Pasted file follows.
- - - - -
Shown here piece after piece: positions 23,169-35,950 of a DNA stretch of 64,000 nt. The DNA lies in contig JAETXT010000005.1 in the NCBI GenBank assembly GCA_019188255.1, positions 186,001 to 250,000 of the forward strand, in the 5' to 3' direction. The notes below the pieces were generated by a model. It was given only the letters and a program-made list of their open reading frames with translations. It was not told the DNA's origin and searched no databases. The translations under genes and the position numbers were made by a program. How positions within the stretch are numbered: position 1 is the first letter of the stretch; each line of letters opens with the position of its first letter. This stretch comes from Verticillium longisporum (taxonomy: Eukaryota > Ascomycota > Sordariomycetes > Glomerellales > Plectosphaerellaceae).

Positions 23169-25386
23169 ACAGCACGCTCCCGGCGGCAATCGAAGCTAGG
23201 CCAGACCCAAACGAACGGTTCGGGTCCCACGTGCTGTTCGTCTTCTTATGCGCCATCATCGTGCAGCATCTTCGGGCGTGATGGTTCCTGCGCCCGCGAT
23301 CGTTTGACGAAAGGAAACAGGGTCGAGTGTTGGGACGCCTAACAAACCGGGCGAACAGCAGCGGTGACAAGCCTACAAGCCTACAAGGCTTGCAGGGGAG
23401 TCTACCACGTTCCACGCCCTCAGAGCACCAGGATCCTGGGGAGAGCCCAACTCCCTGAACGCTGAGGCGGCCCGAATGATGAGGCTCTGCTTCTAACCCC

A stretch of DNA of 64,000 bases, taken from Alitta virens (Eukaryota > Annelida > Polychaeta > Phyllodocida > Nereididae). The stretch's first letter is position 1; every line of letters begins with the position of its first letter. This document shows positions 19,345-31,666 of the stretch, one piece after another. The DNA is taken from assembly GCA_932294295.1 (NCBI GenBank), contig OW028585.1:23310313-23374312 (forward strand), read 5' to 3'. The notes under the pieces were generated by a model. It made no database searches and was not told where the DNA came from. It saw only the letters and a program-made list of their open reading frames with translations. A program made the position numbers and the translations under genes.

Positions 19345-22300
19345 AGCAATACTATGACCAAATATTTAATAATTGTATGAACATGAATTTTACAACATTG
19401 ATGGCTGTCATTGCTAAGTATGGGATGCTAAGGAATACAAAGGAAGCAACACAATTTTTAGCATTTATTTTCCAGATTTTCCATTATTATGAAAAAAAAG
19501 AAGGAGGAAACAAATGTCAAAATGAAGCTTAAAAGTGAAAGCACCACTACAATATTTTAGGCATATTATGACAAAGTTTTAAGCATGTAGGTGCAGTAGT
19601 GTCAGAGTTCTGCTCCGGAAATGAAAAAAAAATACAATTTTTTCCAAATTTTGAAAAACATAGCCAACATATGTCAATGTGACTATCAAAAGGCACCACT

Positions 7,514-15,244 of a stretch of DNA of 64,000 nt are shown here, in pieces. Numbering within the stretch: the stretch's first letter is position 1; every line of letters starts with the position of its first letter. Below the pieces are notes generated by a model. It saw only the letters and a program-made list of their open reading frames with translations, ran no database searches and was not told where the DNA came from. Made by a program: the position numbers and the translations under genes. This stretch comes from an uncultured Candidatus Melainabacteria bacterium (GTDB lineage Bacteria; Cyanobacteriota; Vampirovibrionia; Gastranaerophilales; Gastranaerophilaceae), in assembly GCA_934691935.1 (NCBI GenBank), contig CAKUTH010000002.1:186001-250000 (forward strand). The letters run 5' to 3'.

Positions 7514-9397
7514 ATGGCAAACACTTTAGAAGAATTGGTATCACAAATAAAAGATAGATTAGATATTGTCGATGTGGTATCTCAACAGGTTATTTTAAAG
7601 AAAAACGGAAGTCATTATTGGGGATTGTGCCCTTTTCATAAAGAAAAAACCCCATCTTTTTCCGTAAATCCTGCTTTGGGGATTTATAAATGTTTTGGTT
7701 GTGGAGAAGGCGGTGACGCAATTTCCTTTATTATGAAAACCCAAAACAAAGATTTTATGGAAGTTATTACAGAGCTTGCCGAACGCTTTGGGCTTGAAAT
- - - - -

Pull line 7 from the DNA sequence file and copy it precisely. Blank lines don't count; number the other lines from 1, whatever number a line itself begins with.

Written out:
A stretch of DNA of 64,000 bases, taken from Alitta virens (Eukaryota > Annelida > Polychaeta > Phyllodocida > Nereididae). The stretch's first letter is position 1; every line of letters begins with the position of its first letter. This document shows positions 19,345-31,666 of the stretch, one piece after another. The DNA is taken from assembly GCA_932294295.1 (NCBI GenBank), contig OW028585.1:23310313-23374312 (forward strand), read 5' to 3'. The notes under the pieces were generated by a model. It made no database searches and was not told where the DNA came from. It saw only the letters and a program-made list of their open reading frames with translations. A program made the position numbers and the translations under genes.